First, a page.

I looked just like everybody else. I came to school every day, I talked to my friends, I did my homework. I was involved in multiple activities, and I cheered at the football games every Friday. The thing is I wasn’t like everybody else. What most people didn’t know was that during that period of time, nine months of my junior year, I was battling an illness called Median Arcuate Ligament Syndrome, or MALS for short.
I’ve had stomach problems since 3rd grade, but for years my doctors couldn’t find out what was wrong. The pain would come for a few weeks and then it would disappear for months at a time. However, during junior year, my stomach pain never came to a stop. I would wake up in the middle of the night crying from pain. An ER doctor told me “it’s just stress” and I should “find a hobby.” I felt alone in the world and that I would be stuck with this pain forever.
I ended up getting diagnosed by an ultrasound tech named Carol, who I still refer to as my angel. Once I got diagnosed with MALS, I learned it required a surgery to fix. I thought I would get the surgery in no time, but I was wrong. It was another six months before I finally had the surgery at the University of Chicago. While all of this was happening, most of the people at my school couldn’t tell anything was wrong with me. I sat in a chair instead of standing in my choir class every day, but people were so unaware of my actual issue, they thought I had knee problems. While I had stomach pain 24 hours a day, MALS is still an invisible illness to everybody else.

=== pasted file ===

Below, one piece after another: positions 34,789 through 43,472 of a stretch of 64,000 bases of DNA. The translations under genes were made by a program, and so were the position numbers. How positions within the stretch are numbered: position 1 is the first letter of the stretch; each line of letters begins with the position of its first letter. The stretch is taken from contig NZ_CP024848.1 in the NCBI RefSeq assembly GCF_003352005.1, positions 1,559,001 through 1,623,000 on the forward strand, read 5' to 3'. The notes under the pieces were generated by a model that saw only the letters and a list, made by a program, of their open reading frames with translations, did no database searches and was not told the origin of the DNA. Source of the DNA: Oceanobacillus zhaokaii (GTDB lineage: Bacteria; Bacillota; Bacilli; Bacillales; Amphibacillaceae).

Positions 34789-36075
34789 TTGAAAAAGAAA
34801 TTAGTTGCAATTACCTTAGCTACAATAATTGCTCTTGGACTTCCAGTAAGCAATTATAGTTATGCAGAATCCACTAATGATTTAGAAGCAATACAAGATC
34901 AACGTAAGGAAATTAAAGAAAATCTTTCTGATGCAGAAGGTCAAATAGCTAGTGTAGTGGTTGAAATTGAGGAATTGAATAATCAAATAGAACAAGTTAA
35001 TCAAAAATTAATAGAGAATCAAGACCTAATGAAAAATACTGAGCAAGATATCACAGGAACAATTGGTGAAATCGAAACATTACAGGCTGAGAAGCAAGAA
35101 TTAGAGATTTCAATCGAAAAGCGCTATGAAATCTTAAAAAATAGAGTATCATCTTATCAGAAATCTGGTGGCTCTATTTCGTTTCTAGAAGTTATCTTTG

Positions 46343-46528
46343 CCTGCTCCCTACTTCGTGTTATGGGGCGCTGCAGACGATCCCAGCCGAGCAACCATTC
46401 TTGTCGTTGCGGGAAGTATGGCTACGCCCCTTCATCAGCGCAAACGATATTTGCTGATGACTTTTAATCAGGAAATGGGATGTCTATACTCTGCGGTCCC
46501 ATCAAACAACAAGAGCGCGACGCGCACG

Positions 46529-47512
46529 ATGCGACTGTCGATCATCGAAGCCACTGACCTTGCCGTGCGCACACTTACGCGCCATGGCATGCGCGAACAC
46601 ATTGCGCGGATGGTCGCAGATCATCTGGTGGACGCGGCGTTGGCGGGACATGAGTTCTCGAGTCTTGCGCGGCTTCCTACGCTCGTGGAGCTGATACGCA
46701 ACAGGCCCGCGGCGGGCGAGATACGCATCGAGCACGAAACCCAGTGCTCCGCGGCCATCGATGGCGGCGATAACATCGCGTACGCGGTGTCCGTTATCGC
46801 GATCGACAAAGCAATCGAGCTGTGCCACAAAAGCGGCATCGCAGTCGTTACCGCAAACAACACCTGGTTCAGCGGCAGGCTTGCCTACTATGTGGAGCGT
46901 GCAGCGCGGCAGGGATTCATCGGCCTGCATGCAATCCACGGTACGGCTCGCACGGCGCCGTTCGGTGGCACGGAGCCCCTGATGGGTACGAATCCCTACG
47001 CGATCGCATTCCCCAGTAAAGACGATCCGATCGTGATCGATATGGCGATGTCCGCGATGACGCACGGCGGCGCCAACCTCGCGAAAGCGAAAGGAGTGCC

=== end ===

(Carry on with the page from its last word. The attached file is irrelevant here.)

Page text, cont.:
The point of this article isn’t for me to complain; it’s to spread awareness. When I learned more about MALS, I learned it’s still an extremely new illness so doctors still don’t know much about it. None of the doctors I went to had ever heard of it before. MALS is most common in teenage girls and its symptoms are pain near the celiac artery, nausea, dizziness, and increased pain after eating or while lying down. The pain comes from a ligament that’s blocking the blood flow from the celiac artery to the stomach. The surgery cuts that ligament and releases the blood flow. The University of Chicago hospital is the #1 hospital in the country for the MALS surgery, but there are about ten other hospitals that perform the procedure as well. For years, girls with MALS had been misdiagnosed as having an eating disorder because it hurts to eat. If you know anyone with similar symptoms, please pass this information onto them. Or if you know anyone that works in the medical field, please do the same.
Although it’s still rare, MALS is becoming more and more common. I want as many people as possible to learn about it, so that way they can get diagnosed and fixed a lot faster than I did. This Washington Post article tells the story of another woman who battled MALS for 5 years. Here are some FAQS about MALS from the University of Chicago and here is some information about the surgery. Thank you for spreading the word and please let me know if you have any questions about it!Tags: health illness mals medicine surgery
An Invisible Illness by Cami is licensed under a Creative Commons Attribution-ShareAlike 4.0 International License.